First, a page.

BRIGER: OK, so the ships are making their attempt to round Cape Horn. How did it go?
GRANN: Oh, not so well.
GRANN: You know, they are being - you know, they lack men. At one point - I think one of the more extraordinary moment - they can't even fly their sails because they keep blowing out. And so - but if they take down all the sails, they can't control the ship. So they - one of the commanders orders his men to climb the mast during this storm while the ships are rocking violently and to use their bodies as these threadbare sails so that the captain can help turn the ship. So imagine this. You have these men and boys standing 100 feet in the air, their bodies concave as a gale force wind blows against them. And the captain was able to turn the ship around, but one of the men was lost and fell into the sea. And the others could see him desperately swimming after the ship futilely.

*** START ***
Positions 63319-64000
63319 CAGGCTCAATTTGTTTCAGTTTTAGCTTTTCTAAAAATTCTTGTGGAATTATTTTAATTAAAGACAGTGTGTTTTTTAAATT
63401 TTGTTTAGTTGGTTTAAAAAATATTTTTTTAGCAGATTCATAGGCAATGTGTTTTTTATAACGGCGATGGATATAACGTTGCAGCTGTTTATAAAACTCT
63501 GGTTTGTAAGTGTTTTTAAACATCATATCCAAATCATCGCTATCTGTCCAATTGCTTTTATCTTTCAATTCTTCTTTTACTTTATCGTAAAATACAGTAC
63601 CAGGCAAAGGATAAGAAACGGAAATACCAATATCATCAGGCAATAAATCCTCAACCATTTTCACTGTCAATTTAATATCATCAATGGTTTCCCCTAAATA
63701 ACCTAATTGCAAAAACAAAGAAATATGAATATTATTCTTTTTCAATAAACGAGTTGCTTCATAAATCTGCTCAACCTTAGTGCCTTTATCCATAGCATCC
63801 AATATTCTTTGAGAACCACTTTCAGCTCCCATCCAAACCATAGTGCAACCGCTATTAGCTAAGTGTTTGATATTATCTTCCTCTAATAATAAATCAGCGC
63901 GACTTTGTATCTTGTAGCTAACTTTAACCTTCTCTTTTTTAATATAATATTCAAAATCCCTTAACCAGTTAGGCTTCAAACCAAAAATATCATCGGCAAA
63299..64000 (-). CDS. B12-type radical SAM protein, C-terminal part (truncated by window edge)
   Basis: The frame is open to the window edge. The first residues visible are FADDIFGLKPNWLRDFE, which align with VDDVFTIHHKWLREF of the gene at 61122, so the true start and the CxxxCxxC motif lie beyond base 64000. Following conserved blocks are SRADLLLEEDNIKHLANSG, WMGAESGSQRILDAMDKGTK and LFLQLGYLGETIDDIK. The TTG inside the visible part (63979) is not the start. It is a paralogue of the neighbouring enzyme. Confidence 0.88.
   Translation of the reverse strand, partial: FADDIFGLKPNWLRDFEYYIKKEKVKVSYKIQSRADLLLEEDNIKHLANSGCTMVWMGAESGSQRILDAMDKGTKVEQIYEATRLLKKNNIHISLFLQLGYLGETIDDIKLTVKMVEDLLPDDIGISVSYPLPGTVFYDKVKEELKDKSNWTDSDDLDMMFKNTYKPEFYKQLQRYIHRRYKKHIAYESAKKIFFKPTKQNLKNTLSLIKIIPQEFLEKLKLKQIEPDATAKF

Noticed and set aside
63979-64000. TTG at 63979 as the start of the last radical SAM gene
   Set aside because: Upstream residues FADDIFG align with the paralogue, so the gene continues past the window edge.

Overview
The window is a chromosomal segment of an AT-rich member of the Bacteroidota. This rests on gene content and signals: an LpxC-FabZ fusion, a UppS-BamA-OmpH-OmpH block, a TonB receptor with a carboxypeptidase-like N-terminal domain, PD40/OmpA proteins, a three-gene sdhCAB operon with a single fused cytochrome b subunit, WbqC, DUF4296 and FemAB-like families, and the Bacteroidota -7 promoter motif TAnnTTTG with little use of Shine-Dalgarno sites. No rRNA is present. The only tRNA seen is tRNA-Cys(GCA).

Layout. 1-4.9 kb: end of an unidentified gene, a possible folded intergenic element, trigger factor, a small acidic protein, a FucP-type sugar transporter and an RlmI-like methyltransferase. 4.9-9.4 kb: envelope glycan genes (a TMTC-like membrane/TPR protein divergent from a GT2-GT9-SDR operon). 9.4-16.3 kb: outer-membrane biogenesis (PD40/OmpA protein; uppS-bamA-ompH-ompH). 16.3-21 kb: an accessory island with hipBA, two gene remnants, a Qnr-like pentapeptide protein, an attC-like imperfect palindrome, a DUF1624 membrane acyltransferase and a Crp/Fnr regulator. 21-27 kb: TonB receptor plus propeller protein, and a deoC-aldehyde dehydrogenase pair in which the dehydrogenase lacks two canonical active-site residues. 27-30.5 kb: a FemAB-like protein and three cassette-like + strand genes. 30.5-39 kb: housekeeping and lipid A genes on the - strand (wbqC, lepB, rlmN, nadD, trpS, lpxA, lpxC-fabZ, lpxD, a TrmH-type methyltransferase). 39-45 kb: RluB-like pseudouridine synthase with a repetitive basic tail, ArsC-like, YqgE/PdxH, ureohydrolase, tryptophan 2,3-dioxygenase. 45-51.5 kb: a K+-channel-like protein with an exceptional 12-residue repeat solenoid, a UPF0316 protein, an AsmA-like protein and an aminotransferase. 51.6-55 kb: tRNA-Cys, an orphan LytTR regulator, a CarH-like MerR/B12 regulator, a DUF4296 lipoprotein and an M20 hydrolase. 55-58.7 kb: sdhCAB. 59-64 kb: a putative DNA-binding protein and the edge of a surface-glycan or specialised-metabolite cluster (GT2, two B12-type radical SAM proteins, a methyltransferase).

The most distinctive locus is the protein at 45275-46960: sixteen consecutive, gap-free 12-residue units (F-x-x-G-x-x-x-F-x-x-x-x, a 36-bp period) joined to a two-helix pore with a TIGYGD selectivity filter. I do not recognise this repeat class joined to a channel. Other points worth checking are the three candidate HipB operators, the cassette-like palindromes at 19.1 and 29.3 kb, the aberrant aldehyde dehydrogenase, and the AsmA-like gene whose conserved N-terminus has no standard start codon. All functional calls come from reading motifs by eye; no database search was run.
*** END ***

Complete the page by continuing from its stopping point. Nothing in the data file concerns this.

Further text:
BRIGER: Yeah, that's an amazing part of the story. So he doesn't want to use sails because the winds are so strong, but so he just needs a little bit of power and control. And so that's why he has these sailors go up there and act as sails.
BRIGER: Yeah. You know, one of the reasons I find this book so compelling is that I just have absolutely no interest whatsoever in getting on a boat and trying to round Cape Horn. Like, it just sounds like the worst possible scenario to me.